1) Martin reported that he “wasn’t very motivated in high school” and that he went to Long Beach State College because it was “near my house.” “I didn’t think about good or great schools the way we do today,” he explained. I had the impression that he was sort of intellectually dormant until something about college awakened him to the idea that thinking people existed in the world.

2) Throughout the interview, Lipton kept grilling Martin about all sorts of minor trivia associated with his films, “Do you remember when you said…?” I thought this was rather tactless of Lipton and revealed a sort of insensitivity and self preoccupation (Look at what a great researcher I am!) that probably gets edited out of his “Inside The Actors’ Studio” shows. It quickly became clear that Martin prefers to focus on the here and now and almost never re-watches his old movies, never mind dwelling on the cinematic minutia.

3) I’ve always found Martin to be a funny dresser, kind of pushing the envelope for effect. On this particular day, he was wearing a pale plaid jacket (maybe seersucker), chartreuse socks and something on his feet that looked like a cross between bowling shoes (circa 1960) and the spikes worn by a competitive sprinter. Just as I was thinking they were the oddest things I’d ever seen on a man of 59, he blurted out, “And I wore the wrong shoes.”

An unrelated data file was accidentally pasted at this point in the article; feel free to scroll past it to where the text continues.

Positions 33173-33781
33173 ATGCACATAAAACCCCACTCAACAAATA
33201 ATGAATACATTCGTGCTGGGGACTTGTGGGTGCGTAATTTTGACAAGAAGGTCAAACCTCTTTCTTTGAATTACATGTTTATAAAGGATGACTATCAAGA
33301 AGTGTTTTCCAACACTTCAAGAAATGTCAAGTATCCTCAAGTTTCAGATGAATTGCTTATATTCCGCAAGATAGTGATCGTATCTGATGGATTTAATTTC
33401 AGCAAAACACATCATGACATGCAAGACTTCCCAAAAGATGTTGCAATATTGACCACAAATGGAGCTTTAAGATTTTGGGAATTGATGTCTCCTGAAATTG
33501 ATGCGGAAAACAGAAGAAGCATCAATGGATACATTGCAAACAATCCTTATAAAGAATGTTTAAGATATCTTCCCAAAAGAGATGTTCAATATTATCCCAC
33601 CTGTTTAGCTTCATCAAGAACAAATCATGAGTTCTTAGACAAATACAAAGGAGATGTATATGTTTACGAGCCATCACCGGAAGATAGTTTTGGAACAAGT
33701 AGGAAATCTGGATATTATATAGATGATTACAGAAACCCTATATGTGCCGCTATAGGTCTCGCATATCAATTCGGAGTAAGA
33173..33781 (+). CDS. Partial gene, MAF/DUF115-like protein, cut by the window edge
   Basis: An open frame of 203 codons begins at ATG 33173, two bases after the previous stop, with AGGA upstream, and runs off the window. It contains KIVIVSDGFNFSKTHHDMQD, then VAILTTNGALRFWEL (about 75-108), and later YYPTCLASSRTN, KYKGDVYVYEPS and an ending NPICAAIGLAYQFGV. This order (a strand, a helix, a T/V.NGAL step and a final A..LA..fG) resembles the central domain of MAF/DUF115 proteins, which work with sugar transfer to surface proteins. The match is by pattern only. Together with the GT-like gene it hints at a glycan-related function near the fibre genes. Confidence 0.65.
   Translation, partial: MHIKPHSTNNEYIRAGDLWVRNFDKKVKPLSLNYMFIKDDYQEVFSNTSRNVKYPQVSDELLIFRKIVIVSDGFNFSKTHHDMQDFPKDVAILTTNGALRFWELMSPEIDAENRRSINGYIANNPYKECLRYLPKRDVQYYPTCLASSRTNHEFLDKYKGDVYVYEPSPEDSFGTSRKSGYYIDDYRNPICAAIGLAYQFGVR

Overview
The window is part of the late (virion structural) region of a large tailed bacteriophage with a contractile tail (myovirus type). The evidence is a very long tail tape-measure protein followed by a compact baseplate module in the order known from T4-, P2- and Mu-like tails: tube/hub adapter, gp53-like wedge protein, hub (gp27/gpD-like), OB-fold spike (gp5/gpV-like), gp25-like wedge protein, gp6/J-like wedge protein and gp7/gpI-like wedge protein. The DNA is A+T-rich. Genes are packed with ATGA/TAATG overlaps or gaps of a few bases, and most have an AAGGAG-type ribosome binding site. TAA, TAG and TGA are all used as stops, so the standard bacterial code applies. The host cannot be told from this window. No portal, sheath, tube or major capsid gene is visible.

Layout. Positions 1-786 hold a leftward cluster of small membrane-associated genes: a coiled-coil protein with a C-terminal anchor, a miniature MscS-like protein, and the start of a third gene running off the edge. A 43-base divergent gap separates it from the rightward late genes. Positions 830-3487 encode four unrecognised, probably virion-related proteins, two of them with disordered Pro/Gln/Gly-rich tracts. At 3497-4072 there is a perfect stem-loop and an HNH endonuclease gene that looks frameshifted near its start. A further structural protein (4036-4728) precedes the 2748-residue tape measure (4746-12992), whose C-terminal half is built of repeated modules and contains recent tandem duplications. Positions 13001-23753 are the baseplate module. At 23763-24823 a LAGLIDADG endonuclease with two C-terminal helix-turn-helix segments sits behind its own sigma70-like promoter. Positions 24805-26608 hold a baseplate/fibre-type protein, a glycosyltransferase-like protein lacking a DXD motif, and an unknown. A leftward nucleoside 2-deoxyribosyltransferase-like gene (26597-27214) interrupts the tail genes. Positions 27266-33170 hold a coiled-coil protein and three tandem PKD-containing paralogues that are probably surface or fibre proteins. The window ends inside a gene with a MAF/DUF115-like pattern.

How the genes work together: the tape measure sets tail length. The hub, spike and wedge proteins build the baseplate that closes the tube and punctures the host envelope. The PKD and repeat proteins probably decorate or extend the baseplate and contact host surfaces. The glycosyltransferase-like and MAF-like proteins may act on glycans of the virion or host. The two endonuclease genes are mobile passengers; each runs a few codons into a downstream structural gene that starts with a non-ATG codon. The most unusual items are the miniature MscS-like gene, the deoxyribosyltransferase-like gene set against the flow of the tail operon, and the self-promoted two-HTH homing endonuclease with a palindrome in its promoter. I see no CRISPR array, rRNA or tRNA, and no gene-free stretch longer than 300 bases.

4) Martin evidently wrote 40 odd drafts of “Roxanne.” He laughingly observed, “Sometimes I have to update the scripts, like from horse and buggy to automobile.”

5) The actor/writer largely spoke directly to the audience and he seemed to have an uncanny ability to read the mood in the room. How far could this particular group travel along an intellectual theme? Would they be willing to listen to discussion on quarks and obscure schools of philosophy? At what point would Lipton drag them both into scientific or career details that would be of little interest to the audience? Martin was ready to rein him in. And he did this with the skillful lasso of humor, making repeated calls for brevity. He knew this was not “My Dinner With Andre” or even Salman Rushdie. I was fascinated to observe the dual faces of the man – his skill at communicating as the self deprecating Everyman (what we see in so many of his films) and the other Martin (lurking cautiously beneath the surface) in fear of putting off his audiences with too much brain power.